Who? Amida Brimah, 7-foot, 230-pound center for UConn

How Did He Get Here? Brimah was born in the African nation of Ghana, where he honed his speed and fancy footwork on the soccer pitch until, at age 17, he immigrated to Miami to play high school basketball. New to the country and late to the AAU scene, Brimah was under-recruited out of high school. He was down to La Salle and Southern Miss before UConn took a flyer on him, and, by all means, was an unheralded player in the Class of 2013.

But UConn’s coaching staff quickly recognized it landed a rare prospect in Brimah, a gangly 7-footer with a 7-6 wingspan and quick feet. Coach Kevin Ollie threw Brimah into the mix right away, in the Huskies’ opener last November vs Maryland. Brimah played only 15 minutes, but he instantly went from never-before-seen big man to potential NBA prospect. I was in attendance for the game, and I remember thinking to myself, Wow, why is nobody talking about this Brimah kid? Dude is 7-feet tall, blocks everything that crosses his path, and runs the floor like a guard. I thought I knew about every worthwhile recruit in the Class of 2013. Obviously I was wrong.

November 11, 2013 vs Maryland (15 minutes, 5 points, 3 rebounds, 3 blocks, 4 fouls)

In that first game—and throughout his freshman year—Brimah was playing exclusively off natural instinct, without a hint of basketball know-how. At times it was ugly. He was beyond frail (220 pounds at 7-feet tall!), constantly getting pushed off his spots and clearly learning the game on the fly. But Brimah was also uniquely athletic and mobile for a 7-footer, and his long-term potential was apparent.

What’s Next?

Now a sophomore, Brimah is still raw in terms of skill set. But he’s expected to take a big step forward this season, both on the court and in the locker room, as evidenced by him being named co-captain despite his youth. Brimah’s primary responsibility will be to anchor the Husky defense, something he did effectively last season, at least when he could stay on the court. In 16 minutes per game, Brimah recorded 2.3 blocks but also committed 3 fouls. He demonstrated terrific instincts but also a lack of patience. It’s imperative that Brimah adopt a Roy Hibbert-like approach of staying vertical defensively, contesting shots but not always trying to block them.

Brimah is an overall plus defender—one of the best rim protectors in the country, actually—but there’s always room for improvement.

Brimah’s offensive development, on the other hand, will be the determining factor in his long-term future. While Brimah was a reliable finisher last season—he converted 70 percent of his attempts around the basket, per Synergy Sports—on film it’s clear that his close-range buckets almost exclusively came off alley-oops and drop-off passes. In fact, 27 percent of his offense came off cuts and 27 percent came off put-backs, while isolation plays made up less than five percent.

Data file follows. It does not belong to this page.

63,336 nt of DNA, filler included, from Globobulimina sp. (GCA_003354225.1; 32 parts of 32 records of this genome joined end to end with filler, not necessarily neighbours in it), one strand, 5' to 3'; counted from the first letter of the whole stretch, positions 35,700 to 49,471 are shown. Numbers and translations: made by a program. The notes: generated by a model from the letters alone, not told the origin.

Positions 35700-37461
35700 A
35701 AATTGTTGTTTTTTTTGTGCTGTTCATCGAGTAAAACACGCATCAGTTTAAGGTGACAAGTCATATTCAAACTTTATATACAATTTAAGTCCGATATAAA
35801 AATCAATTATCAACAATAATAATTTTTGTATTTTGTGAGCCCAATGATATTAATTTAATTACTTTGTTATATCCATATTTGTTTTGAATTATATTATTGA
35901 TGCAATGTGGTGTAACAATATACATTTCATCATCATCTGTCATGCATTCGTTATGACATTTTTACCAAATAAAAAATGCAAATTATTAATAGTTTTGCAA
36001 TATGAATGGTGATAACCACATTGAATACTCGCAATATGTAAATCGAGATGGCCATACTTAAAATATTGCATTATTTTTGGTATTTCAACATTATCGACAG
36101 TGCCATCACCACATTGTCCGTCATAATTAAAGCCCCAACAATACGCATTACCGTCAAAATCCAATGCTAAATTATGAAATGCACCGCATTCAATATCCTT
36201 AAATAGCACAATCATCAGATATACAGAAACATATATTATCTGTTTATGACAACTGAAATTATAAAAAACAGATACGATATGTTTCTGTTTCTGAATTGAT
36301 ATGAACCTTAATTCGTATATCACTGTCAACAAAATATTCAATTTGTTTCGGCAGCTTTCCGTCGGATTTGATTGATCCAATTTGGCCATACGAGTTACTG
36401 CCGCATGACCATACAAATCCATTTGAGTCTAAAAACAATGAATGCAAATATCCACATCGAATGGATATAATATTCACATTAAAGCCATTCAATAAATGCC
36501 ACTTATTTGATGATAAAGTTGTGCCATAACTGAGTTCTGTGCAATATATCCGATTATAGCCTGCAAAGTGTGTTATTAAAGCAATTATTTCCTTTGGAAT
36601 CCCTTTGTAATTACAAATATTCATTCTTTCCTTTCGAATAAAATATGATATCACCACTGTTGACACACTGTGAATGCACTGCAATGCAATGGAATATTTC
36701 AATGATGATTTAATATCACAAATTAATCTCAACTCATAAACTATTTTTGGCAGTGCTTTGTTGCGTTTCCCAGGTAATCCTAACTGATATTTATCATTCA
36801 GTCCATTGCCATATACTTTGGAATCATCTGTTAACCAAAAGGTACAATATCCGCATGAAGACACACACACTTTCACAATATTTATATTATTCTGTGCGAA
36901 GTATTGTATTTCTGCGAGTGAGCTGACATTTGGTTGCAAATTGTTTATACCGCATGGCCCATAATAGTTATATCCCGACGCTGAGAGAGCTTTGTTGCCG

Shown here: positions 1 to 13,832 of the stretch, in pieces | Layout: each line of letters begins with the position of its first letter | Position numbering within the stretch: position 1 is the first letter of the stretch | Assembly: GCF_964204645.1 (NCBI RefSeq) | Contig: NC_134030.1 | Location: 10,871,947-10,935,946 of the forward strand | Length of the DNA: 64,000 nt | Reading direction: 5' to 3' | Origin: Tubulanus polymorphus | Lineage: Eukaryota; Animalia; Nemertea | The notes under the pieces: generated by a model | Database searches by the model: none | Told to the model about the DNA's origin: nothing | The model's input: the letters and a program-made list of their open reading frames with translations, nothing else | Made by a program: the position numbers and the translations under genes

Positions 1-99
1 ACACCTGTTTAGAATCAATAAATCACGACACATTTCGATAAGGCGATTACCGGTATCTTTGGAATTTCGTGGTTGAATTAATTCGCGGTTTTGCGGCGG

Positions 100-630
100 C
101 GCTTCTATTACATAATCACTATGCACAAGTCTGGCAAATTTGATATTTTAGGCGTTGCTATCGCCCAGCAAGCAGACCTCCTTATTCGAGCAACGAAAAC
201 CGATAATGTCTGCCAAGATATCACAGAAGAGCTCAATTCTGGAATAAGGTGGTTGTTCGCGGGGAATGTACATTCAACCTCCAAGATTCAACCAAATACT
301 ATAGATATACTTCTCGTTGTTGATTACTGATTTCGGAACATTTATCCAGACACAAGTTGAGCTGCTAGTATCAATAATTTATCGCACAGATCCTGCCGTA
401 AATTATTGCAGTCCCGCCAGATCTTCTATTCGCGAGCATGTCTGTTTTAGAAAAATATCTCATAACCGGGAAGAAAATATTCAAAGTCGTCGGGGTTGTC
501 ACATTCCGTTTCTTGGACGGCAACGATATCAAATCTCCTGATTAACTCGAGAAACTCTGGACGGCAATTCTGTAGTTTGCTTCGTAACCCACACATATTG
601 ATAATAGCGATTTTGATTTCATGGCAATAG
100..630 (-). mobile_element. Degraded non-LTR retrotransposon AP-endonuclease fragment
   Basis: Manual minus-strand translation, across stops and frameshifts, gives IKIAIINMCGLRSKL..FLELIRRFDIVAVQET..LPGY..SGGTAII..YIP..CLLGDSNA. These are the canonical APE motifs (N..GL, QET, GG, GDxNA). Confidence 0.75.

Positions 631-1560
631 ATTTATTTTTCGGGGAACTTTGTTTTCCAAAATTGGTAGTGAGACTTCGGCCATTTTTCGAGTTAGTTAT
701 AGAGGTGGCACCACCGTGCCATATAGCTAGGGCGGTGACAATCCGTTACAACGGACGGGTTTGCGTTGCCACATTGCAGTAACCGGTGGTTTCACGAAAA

Brimah played off instinct, and he just wasn’t equipped to make moves offensively. That was passable last season, because he played alongside the best backcourt in America. But for this year’s UConn team, Brimah needs to be at least ostensibly functional on offense.

If he can incorporate even a singe post move this season—say, a simple hook shot over his right shoulder—Brimah could end up as the best center in the American Conference due to a rare combination of 7-foot size, fluid mobility and defensive instincts. He’ll be a reliable finisher around the basket, and an absolute beast defensively. At the least, he’ll be fun to watch. At his best, Brimah could assume a “Hasheem Thabeet” type of role in Storrs, and have a decision to make come May.

Video Breakdown: Amida Brimah

Season (16.2 mpg): 4 ppg, 3 rpg, 2.3 bpg, 2.9 PF
64% FG (2.5 attempts), 57% FT

Per 40 Min.: 10 ppg, 5.7 bpg, 7.4 rpg, 7.1 PF

Strengths

• Defensive Potential/ Rim Protection

On-Ball Blocks

Help Defense Blocks

• Speed and Mobility at 7-feet Tall

Brimah flies up and down the floor, routinely getting ahead of the defense for easy transition buckets. There is no questioning his effort.

Transition (running the floor)

Cutting

— Catching Lobs

Twenty-seven percent of Brimah’s offense last season came in “cutting” situations, more frequently than any other aspect of his game. He finished an excellent 73 percent of his cuts. This statistic bodes well for his NBA prospects, as he dives hard to the rim on the receiving end of pick-and-rolls.

— Drop Offs Under the Basket

• Rebounding Potential

Brimah corrals rebounds in and out of his area using his height and athleticism to track down loose balls. He must get stronger, however, as he often gets pushed off his spots and tries to compensate by out-jumping opponents. Everyone can jump at the NBA level, and, really, in college as well.

Weaknesses / Areas of Improvement

• Unpolished Offensively

Brimah was devoid of any offensive skill last season. When he received the ball in the low post, he would just fling the ball in the air, almost like he panicked. He needs to improve all aspects of his post game—establishing position, catching the ball, and making a move. The hope is that Brimah will be more comfortable operating in the post this season.

Post-Up Struggles

Poor Coordination

Soft Hook Shot (Some Post Potential)

Brimah did flash some potential in his post-up arsenal last season. In a very small sample, he shot 10-22 (45 percent) on posts up, per Synergy. But an effective back-to-the-basket move was few and far between.

• Weak Frame

Brimah must get stronger to hold his ground in the paint. You can’t be 7-feet tall and only 220-pounds.

Gets Outmuscled

Gambles for Blocks, Instead of Holding His Ground and Staying Vertical

As mentioned, Brimah must learn how to stay vertical, contesting shots but not thirsting for blocks.

Fouling (2.1 per game, 7.4 per 40 min)